He argues that individual producers can develop niche markets and supply chains to attract a premium price for their differentiated product, or they can reduce cost and compete effectively in the global commodity market.

But these two goals are not mutually compatible. They cannot easily be combined and therefore to achieve success it must be one or the other as each option requires a different overall strategy.

Whichever route a producer chooses, it is essential to work hard on the supply chain and networks surrounding them, to generate opportunities for suppliers, producers, processors and retailers to generate additional margin.

When researching the British pig industry he found that producers fell into one of two camps:
  • Those that believe the future will only strengthen with outside influence, namely currency exchange rates.

  • And those who believe a collaborative effort between producers, processors and pigmeat users will strengthen the supply chain and provide better returns.

In reality, he says, better currency exchange rates would clearly strengthen the whole industry - whilst a combination of the two should enable British producers to compete effectively, even in a global marketplace.

In his paper, Nick Green charts the growth of poultry consumption since 1950 on the back of innovative products such as boneless joints, ready meals, breaded escallops and so on. During the same period beef consumption has fallen significantly and pork consumption has remained static.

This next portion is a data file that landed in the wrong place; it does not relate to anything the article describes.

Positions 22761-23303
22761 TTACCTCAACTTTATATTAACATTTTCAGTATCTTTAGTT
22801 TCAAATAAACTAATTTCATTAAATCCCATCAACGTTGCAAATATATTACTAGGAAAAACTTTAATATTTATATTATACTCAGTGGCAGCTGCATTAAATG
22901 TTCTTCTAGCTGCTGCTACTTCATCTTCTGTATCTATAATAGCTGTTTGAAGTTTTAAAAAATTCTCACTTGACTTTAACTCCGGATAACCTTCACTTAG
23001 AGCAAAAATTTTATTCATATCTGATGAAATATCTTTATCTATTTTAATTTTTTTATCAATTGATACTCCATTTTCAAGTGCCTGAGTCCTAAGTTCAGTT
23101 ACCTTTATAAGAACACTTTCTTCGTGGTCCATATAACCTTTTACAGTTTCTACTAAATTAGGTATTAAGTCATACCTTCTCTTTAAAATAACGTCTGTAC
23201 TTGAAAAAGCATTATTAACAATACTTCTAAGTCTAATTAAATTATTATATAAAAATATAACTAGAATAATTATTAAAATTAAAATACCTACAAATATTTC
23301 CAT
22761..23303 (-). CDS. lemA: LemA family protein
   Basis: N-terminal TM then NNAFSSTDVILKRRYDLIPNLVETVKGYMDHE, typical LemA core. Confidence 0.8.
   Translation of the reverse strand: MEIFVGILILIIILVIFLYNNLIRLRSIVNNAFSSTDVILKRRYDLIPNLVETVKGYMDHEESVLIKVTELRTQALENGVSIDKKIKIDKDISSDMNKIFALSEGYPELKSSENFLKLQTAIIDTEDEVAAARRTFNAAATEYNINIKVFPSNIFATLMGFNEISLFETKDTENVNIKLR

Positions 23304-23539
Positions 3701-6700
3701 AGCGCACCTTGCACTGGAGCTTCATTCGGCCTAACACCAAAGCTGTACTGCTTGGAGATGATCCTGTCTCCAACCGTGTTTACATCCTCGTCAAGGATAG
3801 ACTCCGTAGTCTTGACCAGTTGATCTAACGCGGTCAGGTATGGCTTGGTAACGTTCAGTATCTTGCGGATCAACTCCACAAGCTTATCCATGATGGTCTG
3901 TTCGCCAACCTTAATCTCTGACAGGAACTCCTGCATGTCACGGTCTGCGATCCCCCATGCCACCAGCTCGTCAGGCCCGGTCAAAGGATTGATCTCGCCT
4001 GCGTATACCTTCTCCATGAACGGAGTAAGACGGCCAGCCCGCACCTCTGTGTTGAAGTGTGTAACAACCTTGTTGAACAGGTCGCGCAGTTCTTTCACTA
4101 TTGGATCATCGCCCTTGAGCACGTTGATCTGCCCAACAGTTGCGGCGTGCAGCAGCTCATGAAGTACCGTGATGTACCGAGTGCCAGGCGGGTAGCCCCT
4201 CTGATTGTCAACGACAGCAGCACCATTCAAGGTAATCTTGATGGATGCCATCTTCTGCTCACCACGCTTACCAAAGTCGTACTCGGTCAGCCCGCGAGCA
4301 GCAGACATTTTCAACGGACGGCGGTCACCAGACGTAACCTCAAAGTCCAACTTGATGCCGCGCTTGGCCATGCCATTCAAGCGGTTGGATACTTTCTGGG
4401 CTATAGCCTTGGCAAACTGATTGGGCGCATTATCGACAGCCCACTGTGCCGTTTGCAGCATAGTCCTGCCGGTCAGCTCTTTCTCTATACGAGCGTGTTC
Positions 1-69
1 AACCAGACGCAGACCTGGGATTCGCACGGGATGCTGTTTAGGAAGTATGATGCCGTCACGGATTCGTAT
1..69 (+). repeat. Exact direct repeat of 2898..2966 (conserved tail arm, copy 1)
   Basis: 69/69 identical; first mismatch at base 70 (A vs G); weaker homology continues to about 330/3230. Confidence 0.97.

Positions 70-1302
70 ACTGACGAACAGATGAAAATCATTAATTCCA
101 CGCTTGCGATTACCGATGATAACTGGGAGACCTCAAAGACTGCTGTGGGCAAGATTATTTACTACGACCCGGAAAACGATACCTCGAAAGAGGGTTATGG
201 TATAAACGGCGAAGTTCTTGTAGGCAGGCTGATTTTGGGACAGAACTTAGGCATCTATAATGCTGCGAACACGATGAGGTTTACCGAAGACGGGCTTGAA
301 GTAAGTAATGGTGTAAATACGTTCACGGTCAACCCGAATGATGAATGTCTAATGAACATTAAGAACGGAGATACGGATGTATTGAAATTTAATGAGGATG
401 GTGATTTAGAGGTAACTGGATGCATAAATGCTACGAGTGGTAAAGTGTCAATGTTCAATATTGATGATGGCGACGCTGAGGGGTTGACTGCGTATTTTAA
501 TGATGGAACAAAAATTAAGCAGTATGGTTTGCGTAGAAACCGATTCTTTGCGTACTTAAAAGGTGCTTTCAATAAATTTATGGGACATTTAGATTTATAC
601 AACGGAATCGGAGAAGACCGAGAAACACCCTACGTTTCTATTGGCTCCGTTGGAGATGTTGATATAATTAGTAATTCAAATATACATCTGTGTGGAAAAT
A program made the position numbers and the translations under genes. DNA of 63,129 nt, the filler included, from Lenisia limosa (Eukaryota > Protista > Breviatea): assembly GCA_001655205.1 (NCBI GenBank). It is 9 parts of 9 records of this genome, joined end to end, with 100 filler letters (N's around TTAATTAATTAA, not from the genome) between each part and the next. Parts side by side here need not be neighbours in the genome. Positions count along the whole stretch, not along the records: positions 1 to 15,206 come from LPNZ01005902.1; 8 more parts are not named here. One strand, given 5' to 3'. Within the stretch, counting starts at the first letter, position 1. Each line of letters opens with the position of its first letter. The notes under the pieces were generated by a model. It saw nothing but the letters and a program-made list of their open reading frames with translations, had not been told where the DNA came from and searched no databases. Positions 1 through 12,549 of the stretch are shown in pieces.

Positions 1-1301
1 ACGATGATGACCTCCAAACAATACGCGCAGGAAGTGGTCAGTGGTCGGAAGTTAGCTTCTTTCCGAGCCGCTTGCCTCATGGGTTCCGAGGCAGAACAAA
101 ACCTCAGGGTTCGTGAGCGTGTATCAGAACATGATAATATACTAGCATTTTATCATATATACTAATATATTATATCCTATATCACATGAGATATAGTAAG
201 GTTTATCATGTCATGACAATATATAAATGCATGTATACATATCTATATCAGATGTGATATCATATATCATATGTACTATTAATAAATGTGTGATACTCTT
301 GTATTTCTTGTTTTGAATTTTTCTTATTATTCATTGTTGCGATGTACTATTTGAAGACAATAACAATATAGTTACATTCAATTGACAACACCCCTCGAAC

Looking specifically at the pig industry supply chain he notes three primary stages, two intermediate, and a final stage that splits in four directions.

  • Primary: Genetics > farmer > abattoir.
  • Intermediate: First stage processor > second stage processor.
  • Final: Export/caterer/retailer/butcher > consumer.

He observes some chains that are fully integrated (Flagship Foods, Grampian Country Foods) and some that are fragmented. Generally though there is a long-term disconnect between producer and consumer and there needs to be more positive cooperation and collaboration through the chain.

The British pig industry should bear in mind that consumers will want less not more of conventionally prepared meats and the retailer is likely to be the producer's biggest ally in getting consumers to eat more pork.

On his Nuffield scholarship travels Nick Green noted Canadian producers' keenness to educate the consumers of tomorrow and their continual striving to raise awareness of pork through multimedia initiatives.

In the States he saw economies of scale, the use of "designer Pigs" to supply different markets at a premium price and considerable success by the National Pork Council at promoting pork as a healthy, good value meal.

Source: National Pig Association - 4th October 2004

5m Editor